Point 1) These kits are NOT meant for us, they are meant for kids. Granted that a large number of these kits are being bought by GLU (Geeks Like Us), the majority of them are being purchased by parents for Geeks-In-Training. Think back to when you were 12. This would have been the coolest present. That's the market where this toy is being sold.

    As such, it is well worth their time to work on MS versions of the software, just like it is worth it to all the game designers out there. MS pc's rule the home market. (Sad, but true.)

    Point 2) Books are a good thing. And while you can find most of this information on the web someplace, a book is still the best choice of media for non-time dependent information. You can write on it, scribble in it, bookmark it, read it in the bathroom, or read it in bed under the covers with your flashlight (And just how many of us remember doing that! ;-)

    Books are also good in terms of information density. And both of these books are rather dense. (good signal to noise, etc.) It is much easier (for me at least) to skip around these books than to go flipping through web pages...

    As a side note, Mindstorms is not as cool as any of the Motorola (68XX derivative), Intel (80XX Derivative), or PIC derivative robots out there, but it is easier to get started with Mindstorms than any of the other alternatives that require soldering and a basic knowledge of electronics and programming.


    Imagine a picture of a MadCat on a Surfboard HERE!

  • Some people estimate [] that HALF of the Mindstorms sets are bought by adults for themselves.

    Moderate this down (-1, GOT)

  • My parents bought me a Robotics Discovery Set which was quickly exchanged for a linux-compatible RIS.

    I went to finally sit down and play with it last night and realized I'd forgotten to buy batteries.


  • I think the biggest issue with the old technic motors is the gear ratio. They spin very fast, but have practically no torque. This means you have to use up some of your precious gears just to make the thing useful, plus the assembly gets kind of bulky (A 24:1 reduction using a worm gear is about right for the motor I have).

    The new motors are much better, as you can connect useful things directly, where the old motor doesn't always fit where it is needed, with the increased size due to the reduction gears.

  • Fred Martin's excellent page has a section on using a Mac w/MStorms [].

  • You can do it! I just downloaded firmware to my v1.0 brick from an iBook via USB > Serial adaptor > pin adaptor, and there was much joy throughout the land. I did this with B's v2 MacNQC - dILVISH :mODERATION IN ALL THINGS. aBSOLUTELY EVERYTHING, DAMMIT!
  • I think the lego mindstorms are one of the greatest ideas to come out of that company in a long time. They allow people of all ages (myself being 21, and my neice and nephew who are 5 and 7) to have a lot of fun and learn something as well. I am a programmer and engineer by nature, and using the mindstorm unit is a blast. I recently built a unit that will drive around each room in my apartment, dragging a cordless vaccuum behind it. It's a blast. My next project is to make a unit that will go to the fridge and get me a beer on command.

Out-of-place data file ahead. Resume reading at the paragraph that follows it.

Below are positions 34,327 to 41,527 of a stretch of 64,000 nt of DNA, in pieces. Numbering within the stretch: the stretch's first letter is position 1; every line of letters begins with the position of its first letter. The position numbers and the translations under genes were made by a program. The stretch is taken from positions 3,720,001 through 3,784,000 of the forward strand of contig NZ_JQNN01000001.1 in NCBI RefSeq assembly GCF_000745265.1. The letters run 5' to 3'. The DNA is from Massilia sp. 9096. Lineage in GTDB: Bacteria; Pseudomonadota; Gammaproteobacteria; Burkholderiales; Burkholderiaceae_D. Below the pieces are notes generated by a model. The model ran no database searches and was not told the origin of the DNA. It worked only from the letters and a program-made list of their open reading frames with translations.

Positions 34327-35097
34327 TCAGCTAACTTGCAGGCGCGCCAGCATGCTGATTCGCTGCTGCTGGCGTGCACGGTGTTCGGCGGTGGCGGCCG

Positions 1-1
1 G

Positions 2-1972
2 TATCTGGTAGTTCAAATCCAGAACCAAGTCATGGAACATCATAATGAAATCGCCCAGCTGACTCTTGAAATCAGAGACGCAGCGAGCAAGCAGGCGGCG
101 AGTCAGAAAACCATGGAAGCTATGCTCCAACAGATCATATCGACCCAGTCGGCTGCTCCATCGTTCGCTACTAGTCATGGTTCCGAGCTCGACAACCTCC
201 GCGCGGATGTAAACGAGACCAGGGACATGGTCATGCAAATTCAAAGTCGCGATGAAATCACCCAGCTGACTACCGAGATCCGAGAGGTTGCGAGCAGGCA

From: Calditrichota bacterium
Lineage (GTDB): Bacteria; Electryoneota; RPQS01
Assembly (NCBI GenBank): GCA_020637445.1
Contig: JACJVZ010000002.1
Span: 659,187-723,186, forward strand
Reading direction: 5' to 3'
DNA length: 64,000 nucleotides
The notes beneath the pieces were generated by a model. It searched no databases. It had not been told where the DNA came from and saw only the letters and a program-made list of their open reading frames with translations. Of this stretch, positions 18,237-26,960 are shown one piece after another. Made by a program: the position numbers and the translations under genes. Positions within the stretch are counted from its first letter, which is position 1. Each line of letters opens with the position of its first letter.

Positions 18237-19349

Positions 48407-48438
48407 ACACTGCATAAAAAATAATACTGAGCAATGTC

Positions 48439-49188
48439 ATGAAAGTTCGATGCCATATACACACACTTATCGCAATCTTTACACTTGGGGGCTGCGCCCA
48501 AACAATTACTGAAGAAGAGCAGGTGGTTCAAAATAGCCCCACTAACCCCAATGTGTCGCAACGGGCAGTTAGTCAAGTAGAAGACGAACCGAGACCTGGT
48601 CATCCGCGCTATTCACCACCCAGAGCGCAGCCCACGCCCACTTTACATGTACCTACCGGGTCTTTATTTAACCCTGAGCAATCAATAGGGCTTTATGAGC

There was never a genius without a tincture of madness.
  • You can come live with me if you bring the Legos.

  • Point 1) These kits are NOT meant for us, they are meant for kids.

    I generally agree, even though a lot of adults are buying the RIS. It doesn't particularly bother me that Lego is targeting (teenage) kids and hasn't provided explicit support of Linux, for example. The user community has done an excellent job of filling in this particular hole and is much more adaptable and nimble than Lego can ever be at fulfilling their needs. I suspect Lego's turn around time is pretty slow - especially for something that required as much preparation as Mindstorms. Consider the long interval of time that elapsed between MIT's programmable brick (the precursor of Mindstorms) and the official introduction of Mindstorms istelf!

    Point 2) Books are a good thing.

    Aren't they though! In the review I didn't mean to imply that they weren't. Only that despite the fact that much of this material was available elsewhere, that I still found that the books sucked me in. I don't think I stated this clearly enough: The books are indeed a worthwhile investment!

  • To clarify: The illustrations are printed in a grainy black and white format that I want to call "halftone," but won't because my knowledge of the printing world is minimal. They have constrast problems and definitely suffer in comparison with the more expensive monochrome or color "plates" the publisher could have used. I'm sure it was an economic decision, although I'm curious why the Baum book (which includes a CD-ROM) didn't include color renderings on the CD-ROM.

    In both cases, the illustration problems aren't deadly. I was able to construct Knudsen's most complicated robot, Minerva, without any major misunderstandings. Nonetheless, it would be nice if the respective authors' websites contained copies of the original color illustrations (perhaps the publishers wouldn't approve?).

  • RIS 1.0 has more of one of the little gears. One of the robots in the first book (the one with the cool worm gear differential drive) needs all those gears if you want to build the grabbing arm.

    Comparing my RIS 1.5 set with the 1.0 set someone at work has, another big difference is how many basic Legos are included. 1.0 has tons more of the "normal" Lego pieces.

    As far as we can tell, the 1.0 set is better in basically every way. :-(

If bankers can count, how come they have eight windows and only four tellers?